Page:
Summer is over, and it’s football season again. What better way to kick things off than with a classic “Allegri” performance from Milan. Per usual, the Rossoneri came out flat and uninspired. In contrast, Phillip Cocu’s side came out playing a crisp and effective opening 15 minutes, putting heavy pressure on Milan that yielded several deflected balls just past the posts. On another night they might have taken an early lead. But in football, momentum rarely has anything to do with a goal, and against the run of play, Ignazio Abate scampered away from Jetro Willems, while Brenet completely (it was almost embarrassing how open El Shaarawy was) lost his marker and it was a simple cross and finish for which Abate delivered a wonderful ball and El Shaarawy found his first headed goal for the Rossoneri.
I said this was classic Allegri, and sure enough, after Milan scored an early goal in the context of the tie, they took their foot off the accelerator and sat back again. Several reasons this was a mistake:
1. The young PSV side were shellshocked and were out of sorts for the next 5 minutes or so.
2. The crowd for the first time all night seemed uneasy. They were a huge factor in the opening minutes, and after the goal, despite the halfhearted support, the atmosphere was completely different from the opening 15 minutes.
3. Many of the draws throughout Allegri’s tenure come when an early goal is scored, but the Rossoneri fail to kill off the game.
4. Two away goals would all but seal passage to the next round.
That’s not to say that Allegri is at fault for Abbiati making a shocking goalkeeping error. That’s not to say that he’s at fault for Muntari not stepping up to Bruma and pressuring him deep (especially as Milan’s midfield three are limited to the point that they need to sit deep in defense and can’t pressure the ball on a consistent basis – especially lacking of fitness). But it is certainly foreseeable that a young team with a wild crowd behind them, playing in what is most likely an elimination game from European competition would motivate these young players enough to give all they’ve got for an equalizer. And that in a nutshell is the issue with Allegri’s Milan – they lack urgency when they need it.
I understand that this is the first game of the season. I understand that players are yet to reach full match fitness, and PSV are 6 games ahead in this regard. Yet this isn’t just the exception, this is the rule for Milan. They only rarely seem to come out properly motivated, and those situations in which they are motivated seem more like misnomers more than a consistent trend. Dai Dai Dai doesn’t have the same effect it did four years ago.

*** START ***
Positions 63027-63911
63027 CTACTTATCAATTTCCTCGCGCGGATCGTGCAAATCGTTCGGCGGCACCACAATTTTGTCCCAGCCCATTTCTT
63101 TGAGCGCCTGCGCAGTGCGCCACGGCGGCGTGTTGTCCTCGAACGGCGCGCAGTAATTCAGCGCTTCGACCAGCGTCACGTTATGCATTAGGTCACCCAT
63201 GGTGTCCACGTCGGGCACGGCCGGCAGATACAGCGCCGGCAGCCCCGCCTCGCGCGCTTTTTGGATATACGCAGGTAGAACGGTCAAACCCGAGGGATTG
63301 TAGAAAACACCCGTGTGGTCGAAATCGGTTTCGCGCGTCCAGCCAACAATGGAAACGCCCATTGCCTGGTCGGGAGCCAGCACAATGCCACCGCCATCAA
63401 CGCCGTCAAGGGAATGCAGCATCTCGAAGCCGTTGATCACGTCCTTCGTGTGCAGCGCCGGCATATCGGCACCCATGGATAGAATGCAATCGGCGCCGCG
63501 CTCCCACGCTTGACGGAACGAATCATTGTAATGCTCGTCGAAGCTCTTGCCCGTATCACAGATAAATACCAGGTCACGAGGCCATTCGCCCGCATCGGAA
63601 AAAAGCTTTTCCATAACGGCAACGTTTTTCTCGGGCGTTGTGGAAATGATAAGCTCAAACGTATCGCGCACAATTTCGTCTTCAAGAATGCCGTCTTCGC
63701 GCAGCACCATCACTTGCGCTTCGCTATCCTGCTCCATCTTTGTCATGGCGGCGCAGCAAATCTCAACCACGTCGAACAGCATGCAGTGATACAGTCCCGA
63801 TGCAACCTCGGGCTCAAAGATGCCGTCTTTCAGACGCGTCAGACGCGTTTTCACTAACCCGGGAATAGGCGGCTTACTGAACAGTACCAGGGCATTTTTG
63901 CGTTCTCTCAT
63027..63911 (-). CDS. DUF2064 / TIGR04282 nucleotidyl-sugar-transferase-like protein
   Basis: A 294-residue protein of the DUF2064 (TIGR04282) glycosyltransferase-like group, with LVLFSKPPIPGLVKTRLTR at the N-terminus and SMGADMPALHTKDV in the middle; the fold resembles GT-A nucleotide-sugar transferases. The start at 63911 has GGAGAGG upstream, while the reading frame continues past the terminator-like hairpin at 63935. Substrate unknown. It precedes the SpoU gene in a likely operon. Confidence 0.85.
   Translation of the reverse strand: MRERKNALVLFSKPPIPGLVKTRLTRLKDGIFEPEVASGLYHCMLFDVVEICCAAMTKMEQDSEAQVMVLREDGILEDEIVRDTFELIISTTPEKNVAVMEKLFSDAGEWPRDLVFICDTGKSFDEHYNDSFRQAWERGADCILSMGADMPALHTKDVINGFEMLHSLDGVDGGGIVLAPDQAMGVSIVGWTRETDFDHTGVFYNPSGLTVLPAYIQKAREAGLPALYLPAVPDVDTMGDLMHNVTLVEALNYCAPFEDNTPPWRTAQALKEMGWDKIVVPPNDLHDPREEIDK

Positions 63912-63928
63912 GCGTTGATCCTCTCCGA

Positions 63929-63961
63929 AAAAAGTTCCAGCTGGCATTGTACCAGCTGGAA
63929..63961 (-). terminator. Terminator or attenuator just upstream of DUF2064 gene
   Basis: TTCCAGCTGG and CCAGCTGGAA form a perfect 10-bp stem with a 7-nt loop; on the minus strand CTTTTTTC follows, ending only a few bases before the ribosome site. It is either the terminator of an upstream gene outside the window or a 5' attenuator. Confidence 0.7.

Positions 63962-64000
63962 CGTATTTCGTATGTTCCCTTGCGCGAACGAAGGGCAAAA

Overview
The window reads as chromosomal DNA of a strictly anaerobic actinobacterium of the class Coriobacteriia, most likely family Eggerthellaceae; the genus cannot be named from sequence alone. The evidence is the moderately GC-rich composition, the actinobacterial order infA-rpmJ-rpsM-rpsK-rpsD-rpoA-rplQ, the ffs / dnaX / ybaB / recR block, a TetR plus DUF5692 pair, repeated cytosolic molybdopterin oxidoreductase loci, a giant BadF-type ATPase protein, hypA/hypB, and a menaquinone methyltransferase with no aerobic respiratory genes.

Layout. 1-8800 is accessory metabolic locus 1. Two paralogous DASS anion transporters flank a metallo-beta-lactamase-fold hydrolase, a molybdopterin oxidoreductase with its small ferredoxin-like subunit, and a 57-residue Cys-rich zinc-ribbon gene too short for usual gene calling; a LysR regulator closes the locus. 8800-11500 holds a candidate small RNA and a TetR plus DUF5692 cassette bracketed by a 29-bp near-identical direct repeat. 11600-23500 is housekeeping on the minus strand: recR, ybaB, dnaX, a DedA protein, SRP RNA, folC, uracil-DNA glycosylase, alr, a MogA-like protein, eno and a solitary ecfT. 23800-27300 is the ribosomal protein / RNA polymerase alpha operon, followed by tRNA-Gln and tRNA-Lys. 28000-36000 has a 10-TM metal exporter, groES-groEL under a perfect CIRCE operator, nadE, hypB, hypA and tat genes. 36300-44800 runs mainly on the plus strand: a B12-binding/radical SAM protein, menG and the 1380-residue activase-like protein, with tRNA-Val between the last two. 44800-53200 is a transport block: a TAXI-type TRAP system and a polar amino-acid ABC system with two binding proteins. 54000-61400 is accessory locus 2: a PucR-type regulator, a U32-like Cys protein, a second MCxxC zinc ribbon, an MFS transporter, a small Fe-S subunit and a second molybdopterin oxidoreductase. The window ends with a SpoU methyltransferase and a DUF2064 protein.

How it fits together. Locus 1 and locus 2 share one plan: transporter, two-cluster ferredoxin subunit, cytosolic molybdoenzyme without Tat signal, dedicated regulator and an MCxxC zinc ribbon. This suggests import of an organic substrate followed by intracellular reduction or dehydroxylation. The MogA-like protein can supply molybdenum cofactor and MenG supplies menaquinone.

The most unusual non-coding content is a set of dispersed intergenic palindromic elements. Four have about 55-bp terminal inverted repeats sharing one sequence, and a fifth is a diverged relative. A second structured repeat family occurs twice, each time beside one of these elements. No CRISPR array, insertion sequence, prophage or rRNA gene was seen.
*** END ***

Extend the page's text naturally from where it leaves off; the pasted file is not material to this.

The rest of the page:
A few random thoughts on the match:
Milan’s distribution out of the back was very poor, especially when the Dutch side opted to press in midfield. Mexes in particular had a terrible time of things, although he didn’t have much time in preseason to get his bearings.
Milan’s midfield resembled more of a box shape with Muntari and Boateng playing slightly outside of (as well as in front of – barring the ball going to one wing or the other) Montolivo and De Jong. I found this an interesting approach as in theory, this was done to minimize space in the midfield, but in operation it just allowed PSV to combine with quicker wall passing. The front two in the midfield block were easily bypassed, after which, the back four + the wing backs were often left exposed. This meant that Emanuelson and Abate were frequently on the back foot covering the wide space as well as the gaps between the back three (CB + De Jong).
Milan didn’t make a sub until the 79th minute, which when you consider the normal time Allegri realizes he needs to make a change, was fairly early. The side was exhausted from preseason, however, and several players needed a rest 15 minutes before then.
PSV outshot Milan, but 11 of their 22 attempts came from outside the 18-yard box. They shot long on a consistent basis, and until Matavž finally took advantage of a static Zapata and an Abbiati error, the attempts seemed fruitless. But again, much like the Milan goal, all it takes is one error or one lapse of concentration to score, especially in European competition.
Ignazio Abate had a fantastic match, except of course, his moment of Abate where he gifted PSV possession and had to head the ball over his own net in a last-ditch save to atone.
The PSV midfield three dominated the Milan midfield three. Maher, Schaars and Wijnaldum were the more progressive trio, dominated the space in a more efficient manner, were first to lose balls on several occasions, especially in the MIlan half (which is a real issue that has been yet to be resolved with any combination in the midfield not containing KPB).
Incorporating some WhoScored statistics: Milan were so content to let Schaars dictate play from just inside the Milan half that they didn’t even mark him with Balotelli, and allowed Boateng to drop back for extra support. Schaars had 92 touches in the match, followed by Jetro Willems, who was playing in a similar position but further out to the left. These two players had 20+ more touches than any other player on either side, indicating how central they were to play. Schaars also led both sides with 4 key passes, another indication that he was given the time and space to operate in from deep.
All in all, though, Milan exit with an away goal, and the knowledge that a scoreless draw or any form of victory should assure them of the knockout stages. Allegri will be content with that knowledge, however if the Diavolo should struggle to defeat this PSV side at home, it will be Allegri who’s asked the most questions by Berlusconi and Galliani. €30 million rides on his ability to prepare his side to beat or obtain a scoreless draw against the youngest side in the Champions League.
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